Do you self-manage rental property? If you do, do you conduct a criminal background check on applicants?
If you don’t, you probably should. But even if you do conduct one, is it any good?
If you self-manage rental property and you do not do a criminal background check, you are setting yourself up for disaster. It is probably just a matter of time. But you may be lucky. Truly, it is very hard to detect a crook through casual conversation, and it may not even be detectable through your application screening process, especially if you are not trained on what to look for. Tenant screening is not a job for the novice. In fact, if someone looks too good to be true on paper, be careful, because they may really be too good to be true.
If you do conduct a background check, is it worth the money you have paid for it? If you buy a service but don’t get the answers to some pertinent questions about what the check actually screens for, you may be wasting your money. Not all criminal background checks are created equal. These checks can be done at a variety of levels from municipality, to county, to statewide, to multistate, to national. The results will certainly be different. If you want a comprehensive check, it will be expensive. So if you are paying just a few dollars for your service, you may be receiving nothing but a false sense of security. There was a time when I did hundreds of background checks, and over that 7 year period only returned one domestic violence case. I have since learned that the service I was using just didn’t really go deep or far enough.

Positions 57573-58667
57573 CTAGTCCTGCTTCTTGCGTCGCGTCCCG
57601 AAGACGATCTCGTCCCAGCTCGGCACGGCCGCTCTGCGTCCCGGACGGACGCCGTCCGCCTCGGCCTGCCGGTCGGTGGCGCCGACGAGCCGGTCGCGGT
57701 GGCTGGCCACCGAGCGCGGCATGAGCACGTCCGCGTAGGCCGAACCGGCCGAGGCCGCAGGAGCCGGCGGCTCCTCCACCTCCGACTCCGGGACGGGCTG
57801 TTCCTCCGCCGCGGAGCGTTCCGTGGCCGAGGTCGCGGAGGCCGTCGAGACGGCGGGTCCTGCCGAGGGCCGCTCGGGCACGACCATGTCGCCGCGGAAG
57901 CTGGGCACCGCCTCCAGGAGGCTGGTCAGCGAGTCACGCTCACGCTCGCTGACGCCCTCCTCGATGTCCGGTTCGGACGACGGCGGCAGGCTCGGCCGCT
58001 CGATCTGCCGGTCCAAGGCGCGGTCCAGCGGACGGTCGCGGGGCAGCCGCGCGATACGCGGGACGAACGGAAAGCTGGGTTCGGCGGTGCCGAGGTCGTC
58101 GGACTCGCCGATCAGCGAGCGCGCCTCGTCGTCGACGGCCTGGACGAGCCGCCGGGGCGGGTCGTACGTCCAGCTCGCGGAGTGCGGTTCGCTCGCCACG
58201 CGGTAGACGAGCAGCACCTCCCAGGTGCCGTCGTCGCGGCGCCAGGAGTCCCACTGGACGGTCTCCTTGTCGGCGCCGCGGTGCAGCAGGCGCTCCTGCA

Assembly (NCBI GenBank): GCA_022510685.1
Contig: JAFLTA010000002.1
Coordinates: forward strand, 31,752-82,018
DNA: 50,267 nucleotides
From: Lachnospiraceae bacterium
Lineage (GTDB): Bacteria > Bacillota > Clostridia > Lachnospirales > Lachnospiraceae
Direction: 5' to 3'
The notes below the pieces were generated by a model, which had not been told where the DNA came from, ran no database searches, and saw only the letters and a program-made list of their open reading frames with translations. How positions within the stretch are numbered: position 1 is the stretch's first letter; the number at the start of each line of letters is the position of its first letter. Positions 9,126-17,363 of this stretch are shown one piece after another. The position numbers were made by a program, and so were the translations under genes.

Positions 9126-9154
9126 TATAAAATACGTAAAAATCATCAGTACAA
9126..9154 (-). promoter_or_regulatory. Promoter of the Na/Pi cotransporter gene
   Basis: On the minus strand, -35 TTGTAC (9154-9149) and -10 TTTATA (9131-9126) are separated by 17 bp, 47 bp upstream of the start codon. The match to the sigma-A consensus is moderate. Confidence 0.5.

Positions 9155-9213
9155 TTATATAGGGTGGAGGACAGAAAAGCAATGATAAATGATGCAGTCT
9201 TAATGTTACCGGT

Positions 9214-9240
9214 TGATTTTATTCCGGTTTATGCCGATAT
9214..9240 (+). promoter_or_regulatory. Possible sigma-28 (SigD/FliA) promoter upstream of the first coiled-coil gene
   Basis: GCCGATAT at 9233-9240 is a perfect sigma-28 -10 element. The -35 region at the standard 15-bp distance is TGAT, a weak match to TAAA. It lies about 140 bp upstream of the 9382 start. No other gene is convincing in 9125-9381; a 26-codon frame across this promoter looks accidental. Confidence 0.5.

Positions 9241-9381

If you hire a professional management company to manage your property, there is much less of a concern about hooking up with diabolical tenants. Crooks would prefer to feast on the unsuspecting private owner than take a chance on tangling with a professional management company. So if you self-manage, it may well be worth paying for the thorough check. Ask your service provider what level they are checking.
Daniel R. Wilhelm
3 Options Realty, LLC.
The author of this Blog is not an attorney. Nothing written should be construed as legal advice. Conclusions conveyed are outcomes based upon practical experience and should not be depended upon to be a common outcome of other similar circumstances.